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[denigration of history & hindsight bias] We think the sort of things that happens to the others will not necessarily happen to us.

[denigration of history & hindsight bias] We think the sort of things that happens to the others will not necessarily happen to us. [denigration of history & hindsight bias] We think the sort of things that happens to the others will not necessarily happen to us.
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Fooled by Randomness
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Fooled by Randomness
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We can discuss this point from different angles. Experts call one manifestation of such denigration of history historical determinism.

In a nutshell we think that we would know when history is made; we believe that people who, say, witnessed the stock market crash of 1929 knew then that they lived an acute historical event and that, should these events repeat themselves, they too would know about such facts. Life for us is made to resemble an adventure movie, as we know ahead of time that something big is about to happen. It is hard to imagine that people who witnessed history did not know at the time how important the moment was.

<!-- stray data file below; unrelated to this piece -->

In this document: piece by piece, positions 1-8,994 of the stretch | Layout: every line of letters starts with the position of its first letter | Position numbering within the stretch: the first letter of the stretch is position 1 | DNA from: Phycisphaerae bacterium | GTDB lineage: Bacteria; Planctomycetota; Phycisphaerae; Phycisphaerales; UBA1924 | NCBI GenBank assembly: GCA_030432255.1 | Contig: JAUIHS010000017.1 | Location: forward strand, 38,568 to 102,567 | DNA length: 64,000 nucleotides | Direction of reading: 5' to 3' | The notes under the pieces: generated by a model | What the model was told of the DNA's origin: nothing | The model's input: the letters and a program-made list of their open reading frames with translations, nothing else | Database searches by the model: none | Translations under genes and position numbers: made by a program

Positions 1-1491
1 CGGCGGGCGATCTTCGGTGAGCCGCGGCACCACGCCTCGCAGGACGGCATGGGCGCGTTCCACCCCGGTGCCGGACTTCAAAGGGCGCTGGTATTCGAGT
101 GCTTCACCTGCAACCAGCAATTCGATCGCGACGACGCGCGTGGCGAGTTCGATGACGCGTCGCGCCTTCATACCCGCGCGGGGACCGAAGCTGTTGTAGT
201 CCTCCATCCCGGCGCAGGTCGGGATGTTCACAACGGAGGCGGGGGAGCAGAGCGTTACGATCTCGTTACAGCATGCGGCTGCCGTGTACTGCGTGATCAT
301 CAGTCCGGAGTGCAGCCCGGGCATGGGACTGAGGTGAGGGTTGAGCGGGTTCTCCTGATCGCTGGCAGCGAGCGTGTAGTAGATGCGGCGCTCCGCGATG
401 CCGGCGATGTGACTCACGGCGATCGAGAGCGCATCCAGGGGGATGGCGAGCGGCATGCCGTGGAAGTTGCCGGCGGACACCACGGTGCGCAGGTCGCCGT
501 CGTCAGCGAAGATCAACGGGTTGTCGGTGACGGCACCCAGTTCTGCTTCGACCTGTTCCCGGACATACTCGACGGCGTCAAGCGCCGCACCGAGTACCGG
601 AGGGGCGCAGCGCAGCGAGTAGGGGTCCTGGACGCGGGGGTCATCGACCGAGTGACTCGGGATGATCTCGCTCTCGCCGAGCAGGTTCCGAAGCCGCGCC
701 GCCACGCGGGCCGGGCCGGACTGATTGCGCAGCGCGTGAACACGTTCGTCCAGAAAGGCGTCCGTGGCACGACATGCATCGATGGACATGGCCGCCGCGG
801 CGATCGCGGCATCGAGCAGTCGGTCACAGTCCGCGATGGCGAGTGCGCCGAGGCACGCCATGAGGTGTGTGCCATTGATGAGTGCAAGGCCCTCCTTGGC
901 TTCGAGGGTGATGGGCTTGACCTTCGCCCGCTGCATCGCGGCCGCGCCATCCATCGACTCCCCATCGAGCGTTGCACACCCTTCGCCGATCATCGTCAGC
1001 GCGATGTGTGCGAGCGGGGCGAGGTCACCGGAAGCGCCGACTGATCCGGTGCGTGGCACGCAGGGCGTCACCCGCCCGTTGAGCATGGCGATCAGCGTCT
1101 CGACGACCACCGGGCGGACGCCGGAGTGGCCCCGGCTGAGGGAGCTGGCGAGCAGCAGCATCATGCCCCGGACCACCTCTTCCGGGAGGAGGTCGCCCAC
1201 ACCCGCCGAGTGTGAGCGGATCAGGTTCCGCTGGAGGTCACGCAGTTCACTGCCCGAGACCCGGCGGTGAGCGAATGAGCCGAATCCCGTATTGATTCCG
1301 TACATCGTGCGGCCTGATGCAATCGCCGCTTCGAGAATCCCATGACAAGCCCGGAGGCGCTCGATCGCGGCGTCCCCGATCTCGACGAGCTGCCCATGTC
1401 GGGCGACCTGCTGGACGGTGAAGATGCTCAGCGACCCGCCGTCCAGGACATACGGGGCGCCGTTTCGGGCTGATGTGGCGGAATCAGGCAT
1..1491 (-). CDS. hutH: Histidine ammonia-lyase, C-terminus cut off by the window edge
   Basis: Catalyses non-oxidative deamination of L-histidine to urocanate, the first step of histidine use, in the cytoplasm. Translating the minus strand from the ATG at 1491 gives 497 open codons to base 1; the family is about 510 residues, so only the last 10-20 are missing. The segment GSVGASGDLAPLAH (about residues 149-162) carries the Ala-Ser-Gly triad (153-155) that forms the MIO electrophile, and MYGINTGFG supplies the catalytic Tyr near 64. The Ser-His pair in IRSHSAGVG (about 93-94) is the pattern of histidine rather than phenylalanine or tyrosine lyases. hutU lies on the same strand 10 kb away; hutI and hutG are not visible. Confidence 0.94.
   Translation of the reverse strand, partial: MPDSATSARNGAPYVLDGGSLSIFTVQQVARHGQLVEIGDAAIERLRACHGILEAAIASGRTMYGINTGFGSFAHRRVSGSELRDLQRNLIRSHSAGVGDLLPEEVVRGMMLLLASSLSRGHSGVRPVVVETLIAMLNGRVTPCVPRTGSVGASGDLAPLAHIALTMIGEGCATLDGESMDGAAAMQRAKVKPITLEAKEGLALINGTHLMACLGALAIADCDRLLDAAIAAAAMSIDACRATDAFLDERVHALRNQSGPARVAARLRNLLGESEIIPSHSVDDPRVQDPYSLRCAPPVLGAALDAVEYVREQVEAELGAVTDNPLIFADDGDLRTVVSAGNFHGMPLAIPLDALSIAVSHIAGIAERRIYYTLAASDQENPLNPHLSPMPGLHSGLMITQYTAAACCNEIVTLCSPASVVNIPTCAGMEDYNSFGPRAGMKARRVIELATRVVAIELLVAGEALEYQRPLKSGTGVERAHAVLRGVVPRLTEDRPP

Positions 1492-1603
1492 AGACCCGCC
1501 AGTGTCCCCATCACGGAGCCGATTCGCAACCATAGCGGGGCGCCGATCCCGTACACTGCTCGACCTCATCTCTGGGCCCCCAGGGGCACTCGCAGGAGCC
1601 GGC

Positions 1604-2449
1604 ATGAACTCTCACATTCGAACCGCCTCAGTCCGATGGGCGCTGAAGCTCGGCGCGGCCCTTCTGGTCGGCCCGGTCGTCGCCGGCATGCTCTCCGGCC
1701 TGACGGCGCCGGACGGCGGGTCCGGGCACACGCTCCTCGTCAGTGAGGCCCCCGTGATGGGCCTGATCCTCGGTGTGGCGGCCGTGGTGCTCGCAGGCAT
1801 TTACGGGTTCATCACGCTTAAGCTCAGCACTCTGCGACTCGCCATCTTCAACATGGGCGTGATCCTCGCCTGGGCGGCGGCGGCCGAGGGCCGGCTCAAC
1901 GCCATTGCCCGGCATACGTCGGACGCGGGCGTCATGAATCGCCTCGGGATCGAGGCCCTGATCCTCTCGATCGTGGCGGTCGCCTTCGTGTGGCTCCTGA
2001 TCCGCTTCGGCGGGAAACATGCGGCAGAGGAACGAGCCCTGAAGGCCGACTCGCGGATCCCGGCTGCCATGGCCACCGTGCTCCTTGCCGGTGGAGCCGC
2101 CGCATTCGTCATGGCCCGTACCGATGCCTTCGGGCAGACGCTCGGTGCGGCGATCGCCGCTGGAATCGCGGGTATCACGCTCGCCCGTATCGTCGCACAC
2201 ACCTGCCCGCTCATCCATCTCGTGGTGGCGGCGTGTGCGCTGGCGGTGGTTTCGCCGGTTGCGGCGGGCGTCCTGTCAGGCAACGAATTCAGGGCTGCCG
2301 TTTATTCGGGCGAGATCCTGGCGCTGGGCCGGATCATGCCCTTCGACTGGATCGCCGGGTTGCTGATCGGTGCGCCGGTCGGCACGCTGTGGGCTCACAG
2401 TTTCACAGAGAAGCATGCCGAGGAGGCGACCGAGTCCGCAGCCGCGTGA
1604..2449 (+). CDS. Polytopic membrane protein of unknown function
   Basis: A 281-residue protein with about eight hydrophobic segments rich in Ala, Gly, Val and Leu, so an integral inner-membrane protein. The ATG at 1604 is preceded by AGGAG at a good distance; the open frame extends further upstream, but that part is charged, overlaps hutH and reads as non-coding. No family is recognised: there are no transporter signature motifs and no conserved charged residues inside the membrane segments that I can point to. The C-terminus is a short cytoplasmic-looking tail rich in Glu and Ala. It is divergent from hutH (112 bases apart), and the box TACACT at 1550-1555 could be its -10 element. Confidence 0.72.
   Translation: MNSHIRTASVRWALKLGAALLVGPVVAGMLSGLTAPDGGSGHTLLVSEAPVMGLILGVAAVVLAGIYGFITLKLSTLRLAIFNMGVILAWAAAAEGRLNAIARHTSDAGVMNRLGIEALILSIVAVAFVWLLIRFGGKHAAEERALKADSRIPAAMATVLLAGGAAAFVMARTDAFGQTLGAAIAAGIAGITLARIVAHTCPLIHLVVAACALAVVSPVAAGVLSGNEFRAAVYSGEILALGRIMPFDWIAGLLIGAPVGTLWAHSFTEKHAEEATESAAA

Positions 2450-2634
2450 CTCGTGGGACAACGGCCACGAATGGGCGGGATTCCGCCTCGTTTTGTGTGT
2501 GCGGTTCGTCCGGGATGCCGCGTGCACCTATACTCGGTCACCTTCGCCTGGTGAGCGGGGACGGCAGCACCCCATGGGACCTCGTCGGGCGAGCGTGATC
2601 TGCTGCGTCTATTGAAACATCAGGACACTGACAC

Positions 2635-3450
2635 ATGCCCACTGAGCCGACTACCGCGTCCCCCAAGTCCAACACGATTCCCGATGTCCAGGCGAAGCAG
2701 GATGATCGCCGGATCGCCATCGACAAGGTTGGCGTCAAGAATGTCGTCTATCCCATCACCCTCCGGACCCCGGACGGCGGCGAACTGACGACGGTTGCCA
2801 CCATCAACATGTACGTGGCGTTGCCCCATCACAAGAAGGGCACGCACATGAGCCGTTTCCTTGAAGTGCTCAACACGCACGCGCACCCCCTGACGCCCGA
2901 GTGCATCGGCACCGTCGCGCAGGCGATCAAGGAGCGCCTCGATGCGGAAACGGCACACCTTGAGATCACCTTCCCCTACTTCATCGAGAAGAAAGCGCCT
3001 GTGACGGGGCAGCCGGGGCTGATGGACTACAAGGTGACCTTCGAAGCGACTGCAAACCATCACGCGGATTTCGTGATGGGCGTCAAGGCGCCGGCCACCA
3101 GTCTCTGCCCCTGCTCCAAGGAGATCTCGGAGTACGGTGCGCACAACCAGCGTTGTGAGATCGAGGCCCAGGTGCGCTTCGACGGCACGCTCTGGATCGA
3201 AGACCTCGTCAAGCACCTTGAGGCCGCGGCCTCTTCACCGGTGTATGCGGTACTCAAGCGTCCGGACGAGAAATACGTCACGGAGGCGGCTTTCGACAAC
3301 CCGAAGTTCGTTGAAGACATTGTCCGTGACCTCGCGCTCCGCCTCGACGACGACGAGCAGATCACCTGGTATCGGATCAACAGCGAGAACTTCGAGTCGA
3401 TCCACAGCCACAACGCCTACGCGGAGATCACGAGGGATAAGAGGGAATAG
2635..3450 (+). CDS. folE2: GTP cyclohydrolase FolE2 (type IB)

Somehow all respect we may have for history does not translate well into our treatment of the present.

[…]

It has to do with the way our mind handles historical information. When you look at the past, the past will al-ways be deterministic, since only one single observation took place. Our mind will interpret most events not with the preceding ones in mind, but the following ones. Imagine taking a test knowing the answer. While we know that history flows forward, it is difficult to realize that we envision it backward. Why is it so? […] here is a possible explanation: Our minds are not quite designed to understand how the world works, but, rather, to get out of trouble rapidly and have progeny. If they were made for us to understand things, then we would have a machine in it that would run the past history as in a VCR, with a correct chronology, and it would slow us down so much that we would have trouble operating. Psychologists call this over-estimation of what one knew at the time of the event due to sub-sequent information the hindsight bias, the "I knew it all along" effect.

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